Kelly Van Andel, Adriaan C. Neele, and Kenneth P. Minkema, eds., Jonathan Edwards and Scotland (Edinburgh: Dunedin Academic Press, 2011).
This is a fine volume of essays, written mainly by junior scholars. Although its title suggests that it focuses closely on Edwards’ Scottish connections, several of its essays tie Edwards to people in other places such as England, Wales, the Netherlands, Native America, even Königsberg. A few indulge too much in transhistorical speculation regarding “affinities” between Edwards and others who lived in different contexts (who neither knew Edwards and his works nor were known or read by him). But most provide keen insight into the ways in which Edwards was actually read and used in early modern Scottish history.
This book began at a conference convened at the University of Glasgow in March 2009, which was organized by the Jonathan Edwards Center at Yale Divinity School. It is the first published volume to look exclusively (or nearly so) at Edwards in modern Scotland. Its contributors work in history, theology, philosophy, and literature.
Kelly Van Andel, who was finishing her dissertation in Glasgow at the time of the conference itself, now teaches at the University of New Mexico. Neele and Minkema, of course, direct the Edwards Center at Yale.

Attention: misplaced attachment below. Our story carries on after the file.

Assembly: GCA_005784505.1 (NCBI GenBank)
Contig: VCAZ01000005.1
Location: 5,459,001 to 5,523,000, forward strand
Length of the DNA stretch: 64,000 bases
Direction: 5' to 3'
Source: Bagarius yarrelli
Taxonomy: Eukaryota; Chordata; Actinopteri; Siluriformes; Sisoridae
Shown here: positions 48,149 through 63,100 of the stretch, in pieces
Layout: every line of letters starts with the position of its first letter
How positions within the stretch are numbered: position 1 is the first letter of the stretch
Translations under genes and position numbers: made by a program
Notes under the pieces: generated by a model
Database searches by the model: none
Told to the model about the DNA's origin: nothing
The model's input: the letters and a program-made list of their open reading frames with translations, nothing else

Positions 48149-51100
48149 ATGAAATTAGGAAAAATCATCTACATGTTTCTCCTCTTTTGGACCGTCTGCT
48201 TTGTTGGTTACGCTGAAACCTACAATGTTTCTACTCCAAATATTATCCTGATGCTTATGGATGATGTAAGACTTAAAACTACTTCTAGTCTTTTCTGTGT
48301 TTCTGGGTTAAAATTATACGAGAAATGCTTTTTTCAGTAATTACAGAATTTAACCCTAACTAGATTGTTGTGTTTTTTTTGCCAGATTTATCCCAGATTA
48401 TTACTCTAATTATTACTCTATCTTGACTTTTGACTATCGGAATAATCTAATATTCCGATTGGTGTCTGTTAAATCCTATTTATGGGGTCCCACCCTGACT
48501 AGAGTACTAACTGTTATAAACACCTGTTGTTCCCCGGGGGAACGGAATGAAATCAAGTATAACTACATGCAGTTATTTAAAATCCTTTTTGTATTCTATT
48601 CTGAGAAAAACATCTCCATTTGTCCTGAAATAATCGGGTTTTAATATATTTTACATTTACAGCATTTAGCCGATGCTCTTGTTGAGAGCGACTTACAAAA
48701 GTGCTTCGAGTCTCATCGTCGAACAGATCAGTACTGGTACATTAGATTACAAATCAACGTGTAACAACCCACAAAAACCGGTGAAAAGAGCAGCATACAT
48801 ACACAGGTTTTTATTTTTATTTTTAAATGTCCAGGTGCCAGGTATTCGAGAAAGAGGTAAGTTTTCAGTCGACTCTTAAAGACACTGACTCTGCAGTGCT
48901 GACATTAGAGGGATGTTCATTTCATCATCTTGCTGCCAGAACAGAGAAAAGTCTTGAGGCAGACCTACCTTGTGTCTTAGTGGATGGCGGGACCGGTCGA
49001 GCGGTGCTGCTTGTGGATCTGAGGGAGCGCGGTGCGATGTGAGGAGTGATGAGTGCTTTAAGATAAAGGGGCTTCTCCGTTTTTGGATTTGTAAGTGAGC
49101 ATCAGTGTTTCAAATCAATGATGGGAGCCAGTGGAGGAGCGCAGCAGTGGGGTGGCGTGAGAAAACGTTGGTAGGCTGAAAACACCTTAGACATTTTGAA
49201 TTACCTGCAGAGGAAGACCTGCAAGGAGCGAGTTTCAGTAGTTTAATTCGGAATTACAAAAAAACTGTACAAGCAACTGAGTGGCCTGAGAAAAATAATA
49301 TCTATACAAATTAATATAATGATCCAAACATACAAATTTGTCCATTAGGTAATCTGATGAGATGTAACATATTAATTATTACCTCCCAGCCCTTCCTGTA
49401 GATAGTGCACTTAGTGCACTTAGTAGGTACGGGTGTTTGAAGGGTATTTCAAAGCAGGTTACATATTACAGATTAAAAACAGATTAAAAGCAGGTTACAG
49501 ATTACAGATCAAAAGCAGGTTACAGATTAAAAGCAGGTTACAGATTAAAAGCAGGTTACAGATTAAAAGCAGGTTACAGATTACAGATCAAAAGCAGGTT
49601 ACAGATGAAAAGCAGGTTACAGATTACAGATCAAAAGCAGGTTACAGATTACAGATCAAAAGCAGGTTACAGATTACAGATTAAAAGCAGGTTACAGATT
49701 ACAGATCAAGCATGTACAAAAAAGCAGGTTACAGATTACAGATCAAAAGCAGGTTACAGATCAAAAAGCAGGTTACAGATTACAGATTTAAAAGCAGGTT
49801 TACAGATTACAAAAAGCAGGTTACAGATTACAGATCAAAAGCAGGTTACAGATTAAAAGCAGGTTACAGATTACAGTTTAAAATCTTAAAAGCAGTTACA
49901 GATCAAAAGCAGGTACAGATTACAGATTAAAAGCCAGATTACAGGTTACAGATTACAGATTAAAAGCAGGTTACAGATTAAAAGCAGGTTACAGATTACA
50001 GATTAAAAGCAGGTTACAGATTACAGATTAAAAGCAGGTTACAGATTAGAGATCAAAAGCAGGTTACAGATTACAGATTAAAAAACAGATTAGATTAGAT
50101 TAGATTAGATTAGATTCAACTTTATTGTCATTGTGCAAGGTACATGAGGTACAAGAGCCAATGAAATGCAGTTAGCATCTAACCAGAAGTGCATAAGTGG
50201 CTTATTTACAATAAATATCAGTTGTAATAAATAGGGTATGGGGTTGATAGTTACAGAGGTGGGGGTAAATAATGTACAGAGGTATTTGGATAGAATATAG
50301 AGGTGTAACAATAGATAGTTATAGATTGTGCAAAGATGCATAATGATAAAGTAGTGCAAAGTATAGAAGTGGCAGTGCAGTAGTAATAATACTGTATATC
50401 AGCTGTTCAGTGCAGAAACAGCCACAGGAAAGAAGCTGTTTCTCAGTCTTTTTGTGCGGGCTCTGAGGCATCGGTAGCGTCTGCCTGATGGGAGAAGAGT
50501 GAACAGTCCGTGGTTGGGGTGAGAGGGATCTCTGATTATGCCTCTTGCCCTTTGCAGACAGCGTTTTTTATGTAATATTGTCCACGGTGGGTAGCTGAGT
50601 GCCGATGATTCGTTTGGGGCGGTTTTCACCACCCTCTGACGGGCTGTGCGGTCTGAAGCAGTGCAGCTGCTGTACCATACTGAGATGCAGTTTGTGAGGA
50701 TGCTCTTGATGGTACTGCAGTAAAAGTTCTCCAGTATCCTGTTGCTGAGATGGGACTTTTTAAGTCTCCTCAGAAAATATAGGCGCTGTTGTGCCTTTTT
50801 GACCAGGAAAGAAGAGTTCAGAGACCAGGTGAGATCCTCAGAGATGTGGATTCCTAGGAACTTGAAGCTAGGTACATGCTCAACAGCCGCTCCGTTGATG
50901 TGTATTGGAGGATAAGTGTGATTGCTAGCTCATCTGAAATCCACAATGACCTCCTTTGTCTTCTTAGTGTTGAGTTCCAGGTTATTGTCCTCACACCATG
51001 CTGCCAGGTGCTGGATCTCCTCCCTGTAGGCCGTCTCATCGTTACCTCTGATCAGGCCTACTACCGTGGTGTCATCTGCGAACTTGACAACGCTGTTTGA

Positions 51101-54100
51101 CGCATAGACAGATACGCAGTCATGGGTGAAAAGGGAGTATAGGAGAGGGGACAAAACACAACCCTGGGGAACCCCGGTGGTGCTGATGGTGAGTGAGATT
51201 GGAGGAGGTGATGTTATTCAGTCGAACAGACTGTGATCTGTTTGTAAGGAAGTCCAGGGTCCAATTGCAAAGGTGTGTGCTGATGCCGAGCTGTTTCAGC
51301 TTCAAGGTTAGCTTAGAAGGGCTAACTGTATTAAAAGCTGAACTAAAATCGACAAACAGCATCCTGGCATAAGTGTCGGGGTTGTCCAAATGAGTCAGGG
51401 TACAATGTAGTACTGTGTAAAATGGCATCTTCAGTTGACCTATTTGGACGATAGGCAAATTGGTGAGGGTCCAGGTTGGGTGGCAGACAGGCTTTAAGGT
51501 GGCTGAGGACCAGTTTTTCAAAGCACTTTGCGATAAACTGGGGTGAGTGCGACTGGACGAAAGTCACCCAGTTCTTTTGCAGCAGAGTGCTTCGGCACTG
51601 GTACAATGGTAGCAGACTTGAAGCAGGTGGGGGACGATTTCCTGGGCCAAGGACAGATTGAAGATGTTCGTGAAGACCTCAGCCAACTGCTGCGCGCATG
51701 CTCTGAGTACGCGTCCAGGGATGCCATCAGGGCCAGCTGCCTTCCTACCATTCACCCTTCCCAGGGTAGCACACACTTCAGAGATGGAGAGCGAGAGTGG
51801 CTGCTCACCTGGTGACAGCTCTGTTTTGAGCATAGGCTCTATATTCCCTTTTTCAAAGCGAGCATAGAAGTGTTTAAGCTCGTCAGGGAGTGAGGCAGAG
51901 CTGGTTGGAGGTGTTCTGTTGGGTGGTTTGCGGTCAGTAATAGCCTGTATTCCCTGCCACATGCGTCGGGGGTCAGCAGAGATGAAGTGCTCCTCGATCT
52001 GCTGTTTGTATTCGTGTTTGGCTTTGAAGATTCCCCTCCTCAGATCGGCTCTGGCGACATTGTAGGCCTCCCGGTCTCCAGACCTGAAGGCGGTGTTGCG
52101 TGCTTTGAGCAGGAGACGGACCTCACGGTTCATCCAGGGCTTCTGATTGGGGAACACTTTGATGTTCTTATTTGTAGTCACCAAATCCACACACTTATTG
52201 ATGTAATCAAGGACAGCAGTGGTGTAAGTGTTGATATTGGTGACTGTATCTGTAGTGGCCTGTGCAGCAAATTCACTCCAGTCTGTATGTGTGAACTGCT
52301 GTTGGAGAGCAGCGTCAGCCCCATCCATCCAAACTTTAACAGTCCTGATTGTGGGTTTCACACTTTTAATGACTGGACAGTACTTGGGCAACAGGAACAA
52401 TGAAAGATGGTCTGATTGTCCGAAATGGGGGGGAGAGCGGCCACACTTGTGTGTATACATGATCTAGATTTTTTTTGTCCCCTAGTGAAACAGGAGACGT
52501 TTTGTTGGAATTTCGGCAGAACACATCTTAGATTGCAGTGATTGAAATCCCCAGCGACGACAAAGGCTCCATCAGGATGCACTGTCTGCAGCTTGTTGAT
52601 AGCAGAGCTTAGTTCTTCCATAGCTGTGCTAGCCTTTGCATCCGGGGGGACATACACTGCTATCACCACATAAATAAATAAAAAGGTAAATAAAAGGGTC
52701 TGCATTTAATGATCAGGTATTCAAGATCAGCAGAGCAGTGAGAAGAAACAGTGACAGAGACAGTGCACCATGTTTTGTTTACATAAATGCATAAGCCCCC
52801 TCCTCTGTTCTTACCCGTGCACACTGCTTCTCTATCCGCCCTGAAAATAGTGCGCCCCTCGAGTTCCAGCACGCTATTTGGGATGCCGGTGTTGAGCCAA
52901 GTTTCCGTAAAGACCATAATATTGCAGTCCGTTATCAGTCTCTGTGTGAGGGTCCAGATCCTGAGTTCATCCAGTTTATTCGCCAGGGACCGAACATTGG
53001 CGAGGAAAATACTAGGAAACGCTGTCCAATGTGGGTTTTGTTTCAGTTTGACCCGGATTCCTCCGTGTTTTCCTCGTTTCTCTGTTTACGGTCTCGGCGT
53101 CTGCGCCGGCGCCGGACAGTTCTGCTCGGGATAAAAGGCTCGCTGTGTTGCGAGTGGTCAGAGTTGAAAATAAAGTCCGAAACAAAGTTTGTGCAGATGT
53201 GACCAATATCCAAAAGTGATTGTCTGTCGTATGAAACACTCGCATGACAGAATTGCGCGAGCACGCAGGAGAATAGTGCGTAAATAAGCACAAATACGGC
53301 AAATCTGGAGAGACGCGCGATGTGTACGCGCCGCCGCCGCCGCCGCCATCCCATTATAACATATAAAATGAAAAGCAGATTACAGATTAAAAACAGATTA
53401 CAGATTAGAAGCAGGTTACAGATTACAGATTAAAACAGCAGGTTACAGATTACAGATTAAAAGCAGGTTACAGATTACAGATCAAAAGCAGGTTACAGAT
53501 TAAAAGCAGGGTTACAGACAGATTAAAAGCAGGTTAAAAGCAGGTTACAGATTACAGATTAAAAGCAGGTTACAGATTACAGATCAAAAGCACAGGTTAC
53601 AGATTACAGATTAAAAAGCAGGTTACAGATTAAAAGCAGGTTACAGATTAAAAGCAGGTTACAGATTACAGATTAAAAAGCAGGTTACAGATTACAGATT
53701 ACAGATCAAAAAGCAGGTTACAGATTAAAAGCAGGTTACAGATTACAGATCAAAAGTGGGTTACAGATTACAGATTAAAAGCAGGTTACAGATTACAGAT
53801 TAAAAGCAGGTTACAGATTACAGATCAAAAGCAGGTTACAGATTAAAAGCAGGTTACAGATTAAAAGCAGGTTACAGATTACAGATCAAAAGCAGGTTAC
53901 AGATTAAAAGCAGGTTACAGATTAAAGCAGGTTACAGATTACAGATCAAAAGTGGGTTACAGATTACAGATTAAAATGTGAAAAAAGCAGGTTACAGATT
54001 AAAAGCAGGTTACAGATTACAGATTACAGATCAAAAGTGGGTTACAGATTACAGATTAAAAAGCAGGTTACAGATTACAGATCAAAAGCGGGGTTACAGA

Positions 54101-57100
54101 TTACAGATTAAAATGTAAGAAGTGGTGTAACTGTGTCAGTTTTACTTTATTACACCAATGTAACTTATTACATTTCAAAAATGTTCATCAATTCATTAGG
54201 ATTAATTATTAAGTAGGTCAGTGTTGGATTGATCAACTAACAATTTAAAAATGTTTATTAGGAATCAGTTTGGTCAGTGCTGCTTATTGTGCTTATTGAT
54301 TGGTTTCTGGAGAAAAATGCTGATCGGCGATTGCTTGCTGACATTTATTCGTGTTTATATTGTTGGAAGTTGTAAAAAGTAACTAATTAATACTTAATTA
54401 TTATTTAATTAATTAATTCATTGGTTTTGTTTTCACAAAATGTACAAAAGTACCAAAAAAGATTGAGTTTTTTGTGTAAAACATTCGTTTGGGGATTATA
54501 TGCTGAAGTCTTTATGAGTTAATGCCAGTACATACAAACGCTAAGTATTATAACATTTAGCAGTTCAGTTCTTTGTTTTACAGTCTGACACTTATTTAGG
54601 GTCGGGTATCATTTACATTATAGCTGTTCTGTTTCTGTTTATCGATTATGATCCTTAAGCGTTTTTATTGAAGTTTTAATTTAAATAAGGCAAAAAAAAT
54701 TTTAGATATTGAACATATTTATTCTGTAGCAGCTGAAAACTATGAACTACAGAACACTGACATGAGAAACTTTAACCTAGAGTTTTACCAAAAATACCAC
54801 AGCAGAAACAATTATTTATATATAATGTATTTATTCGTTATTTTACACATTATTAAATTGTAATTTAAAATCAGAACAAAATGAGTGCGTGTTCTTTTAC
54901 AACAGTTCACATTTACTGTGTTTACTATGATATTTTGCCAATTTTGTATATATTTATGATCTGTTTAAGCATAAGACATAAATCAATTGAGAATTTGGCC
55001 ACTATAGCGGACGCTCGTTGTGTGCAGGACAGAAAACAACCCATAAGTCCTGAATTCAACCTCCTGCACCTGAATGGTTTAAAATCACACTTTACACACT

Although its price ($120) will keep this volume out of the reach of most students, I recommend it to everyone interested in the legacy of Edwards in the place where he was more widely read than anywhere else but America.
Here is a look at its table of contents:
Chapter One—Wilson H. Kimnach, “‘Unfearing Minds’: A Transatlantic Brotherhood of Preachers”
Chapter Two—Adriaan C. Neele, “Exchanges in Scotland, the Netherlands, and America: The Reception of the Theoretico-practica theologia and A History of the Work of Redemption”
Chapter Three—David Ceri Jones, “‘Sure the time here now is like New England’: What Happened When the Welsh Calvinistic Methodists Read Jonathan Edwards?”
Chapter Four—Chris Chun, “The Legacy of Jonathan Edwards: Eighteenth-Century Catalysts for Revivals among Presbyterians and Baptists in Scotland”
Chapter Five—Nicholas T. Batzig, “Edwards, McLaurin, and the Transatlantic Concert”
Chapter Six—Kelly Van Andel, “The Geography of Sinfulness: Mapping Subjectivity on the Mission Frontier”
Chapter Seven—Richard A. S. Hall, “Edwards and Hume on Causation”
Chapter Eight—H. G. Callaway, “Witherspoon, Edwards, and ‘Christian Magnanimity’”
Chapter Nine—Natalia Marandiuc, “Human Will, Divine Grace, and Virtue: Jonathan Edwards Tangos with Immanuel Kant”
Chapter Ten—Susan Miller, “Beauty Is Truth, Truth Beauty: Jonathan Edwards and John Keats”
Chapter Eleven—Kyle Strobel, “Jonathan Edwards’ Reformed Doctrine of the Beatific Vision”
–By Douglas Sweeney, Director of the JEC at TEDS